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Fed Proc. 1979 Nov;38(12):2589-95.

Neural mechanisms for entrainment and generation of mammalian circadian rhythms.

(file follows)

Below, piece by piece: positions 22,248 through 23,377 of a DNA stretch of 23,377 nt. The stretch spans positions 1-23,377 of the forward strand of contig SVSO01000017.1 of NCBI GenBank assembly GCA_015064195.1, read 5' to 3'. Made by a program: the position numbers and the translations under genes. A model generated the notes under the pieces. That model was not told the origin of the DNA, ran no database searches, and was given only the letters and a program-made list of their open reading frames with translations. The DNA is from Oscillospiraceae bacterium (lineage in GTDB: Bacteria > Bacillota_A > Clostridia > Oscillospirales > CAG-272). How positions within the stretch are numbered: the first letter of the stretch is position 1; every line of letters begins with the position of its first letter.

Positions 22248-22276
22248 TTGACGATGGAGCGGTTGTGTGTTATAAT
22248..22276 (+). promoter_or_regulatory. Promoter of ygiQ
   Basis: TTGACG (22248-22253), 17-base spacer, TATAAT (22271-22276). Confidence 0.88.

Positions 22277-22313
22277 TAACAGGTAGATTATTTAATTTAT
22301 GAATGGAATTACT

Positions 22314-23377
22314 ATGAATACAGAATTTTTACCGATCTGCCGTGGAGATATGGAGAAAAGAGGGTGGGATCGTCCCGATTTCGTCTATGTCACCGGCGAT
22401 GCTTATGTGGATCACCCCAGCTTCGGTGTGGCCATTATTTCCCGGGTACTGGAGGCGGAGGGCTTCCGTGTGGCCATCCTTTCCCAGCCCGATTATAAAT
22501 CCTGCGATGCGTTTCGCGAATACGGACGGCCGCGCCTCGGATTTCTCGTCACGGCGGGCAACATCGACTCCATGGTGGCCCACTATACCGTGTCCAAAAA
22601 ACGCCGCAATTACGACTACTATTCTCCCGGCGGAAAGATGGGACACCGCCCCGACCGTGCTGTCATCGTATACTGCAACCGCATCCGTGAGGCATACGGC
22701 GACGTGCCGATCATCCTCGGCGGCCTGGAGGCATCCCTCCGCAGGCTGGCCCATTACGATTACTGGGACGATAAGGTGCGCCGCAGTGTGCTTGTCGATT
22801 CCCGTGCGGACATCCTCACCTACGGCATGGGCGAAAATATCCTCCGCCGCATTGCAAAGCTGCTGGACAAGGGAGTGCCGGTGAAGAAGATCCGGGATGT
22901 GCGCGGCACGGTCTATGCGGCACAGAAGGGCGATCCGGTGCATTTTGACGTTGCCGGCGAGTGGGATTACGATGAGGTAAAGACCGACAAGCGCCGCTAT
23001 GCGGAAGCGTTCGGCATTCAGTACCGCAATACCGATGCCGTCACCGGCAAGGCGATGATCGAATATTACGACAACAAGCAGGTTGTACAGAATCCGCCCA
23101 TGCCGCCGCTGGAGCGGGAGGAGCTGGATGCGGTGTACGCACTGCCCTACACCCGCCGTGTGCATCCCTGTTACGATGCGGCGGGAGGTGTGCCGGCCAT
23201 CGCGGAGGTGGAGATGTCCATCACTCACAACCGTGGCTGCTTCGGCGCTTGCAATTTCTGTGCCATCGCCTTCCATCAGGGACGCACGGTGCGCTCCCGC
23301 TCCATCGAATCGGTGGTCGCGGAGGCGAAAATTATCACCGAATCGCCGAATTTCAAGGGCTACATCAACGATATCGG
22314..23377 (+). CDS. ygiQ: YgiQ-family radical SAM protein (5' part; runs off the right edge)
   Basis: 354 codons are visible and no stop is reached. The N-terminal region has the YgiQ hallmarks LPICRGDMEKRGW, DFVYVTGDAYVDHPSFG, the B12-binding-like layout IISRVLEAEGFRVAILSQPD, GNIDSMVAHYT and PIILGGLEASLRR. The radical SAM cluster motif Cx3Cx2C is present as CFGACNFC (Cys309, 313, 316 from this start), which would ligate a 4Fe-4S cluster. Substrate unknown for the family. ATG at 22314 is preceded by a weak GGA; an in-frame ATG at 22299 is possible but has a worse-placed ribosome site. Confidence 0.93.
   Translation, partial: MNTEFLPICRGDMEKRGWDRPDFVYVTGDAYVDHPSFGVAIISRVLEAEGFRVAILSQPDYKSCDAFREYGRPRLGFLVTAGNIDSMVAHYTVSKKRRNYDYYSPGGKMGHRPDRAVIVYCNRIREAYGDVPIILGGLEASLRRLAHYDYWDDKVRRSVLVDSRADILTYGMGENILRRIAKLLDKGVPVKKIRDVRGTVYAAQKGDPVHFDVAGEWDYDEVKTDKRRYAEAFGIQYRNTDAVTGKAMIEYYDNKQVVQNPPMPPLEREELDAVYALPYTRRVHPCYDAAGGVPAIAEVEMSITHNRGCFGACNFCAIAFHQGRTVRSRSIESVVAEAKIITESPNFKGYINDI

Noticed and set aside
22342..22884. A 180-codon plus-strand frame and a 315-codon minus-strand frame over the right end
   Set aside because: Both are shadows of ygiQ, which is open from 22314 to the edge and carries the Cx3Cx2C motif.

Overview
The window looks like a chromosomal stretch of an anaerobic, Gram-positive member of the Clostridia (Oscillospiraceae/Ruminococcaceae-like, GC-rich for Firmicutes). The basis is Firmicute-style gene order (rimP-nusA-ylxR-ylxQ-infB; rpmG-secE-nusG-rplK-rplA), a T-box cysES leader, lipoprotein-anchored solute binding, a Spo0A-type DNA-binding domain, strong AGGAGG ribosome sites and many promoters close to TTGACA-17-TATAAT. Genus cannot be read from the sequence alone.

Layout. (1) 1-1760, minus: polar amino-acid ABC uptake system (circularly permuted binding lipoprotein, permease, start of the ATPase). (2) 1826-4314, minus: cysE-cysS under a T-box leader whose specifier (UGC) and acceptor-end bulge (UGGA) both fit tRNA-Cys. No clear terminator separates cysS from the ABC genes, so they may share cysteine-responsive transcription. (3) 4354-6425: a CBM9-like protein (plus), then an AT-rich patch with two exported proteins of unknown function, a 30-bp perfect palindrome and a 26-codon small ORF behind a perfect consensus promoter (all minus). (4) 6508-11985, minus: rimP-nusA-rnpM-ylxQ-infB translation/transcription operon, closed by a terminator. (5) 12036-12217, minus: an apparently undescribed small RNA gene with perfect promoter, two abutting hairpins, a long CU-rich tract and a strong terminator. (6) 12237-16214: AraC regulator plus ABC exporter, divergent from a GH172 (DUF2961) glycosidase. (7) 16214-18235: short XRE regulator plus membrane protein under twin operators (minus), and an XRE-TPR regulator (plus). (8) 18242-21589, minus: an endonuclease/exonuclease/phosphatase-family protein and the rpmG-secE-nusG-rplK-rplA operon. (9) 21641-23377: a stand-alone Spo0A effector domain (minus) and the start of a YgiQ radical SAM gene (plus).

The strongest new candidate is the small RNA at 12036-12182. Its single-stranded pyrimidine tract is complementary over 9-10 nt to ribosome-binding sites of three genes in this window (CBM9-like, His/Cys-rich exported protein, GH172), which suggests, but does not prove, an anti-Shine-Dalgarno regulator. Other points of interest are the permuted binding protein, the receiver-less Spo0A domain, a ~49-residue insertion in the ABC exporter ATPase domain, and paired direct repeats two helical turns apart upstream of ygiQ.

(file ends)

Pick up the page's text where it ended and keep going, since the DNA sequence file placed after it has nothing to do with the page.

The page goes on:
The identification of a direct retinohypothalamic tract (RHT) terminating in the supra-chiasmatic nuclei (SCN) has focused attention on the role of these structures in the entrainment and generation of circadian rhythms in mammals. Light effects on circadian rhythms are mediated by both the RHT and portions of the classical visual system. The complex interactions of these systems are reflected both in their direct anatomical connections and in the functional changes in entrainment produced by interruption of either set of projections. Destruction of the RHT/SCN eliminated both normal entrainment and normal free-running circadian rhythms. No circadian rhythms has survived SCN ablation in rodents, but a variety of non-circadian cycles can be generated by lesioned animals. The complex behavioral patterns produced by SCN-lesioned hamsters suggest that circadian oscillators continue to function in these animals, but that their activity is no longer integrated into a single circadian framework. The available evidence indicates that the mammalian pacemaking system comprises a set of independent oscillators normally regulated by the SCN and by light information that is transmitted via several retinofugal pathways.

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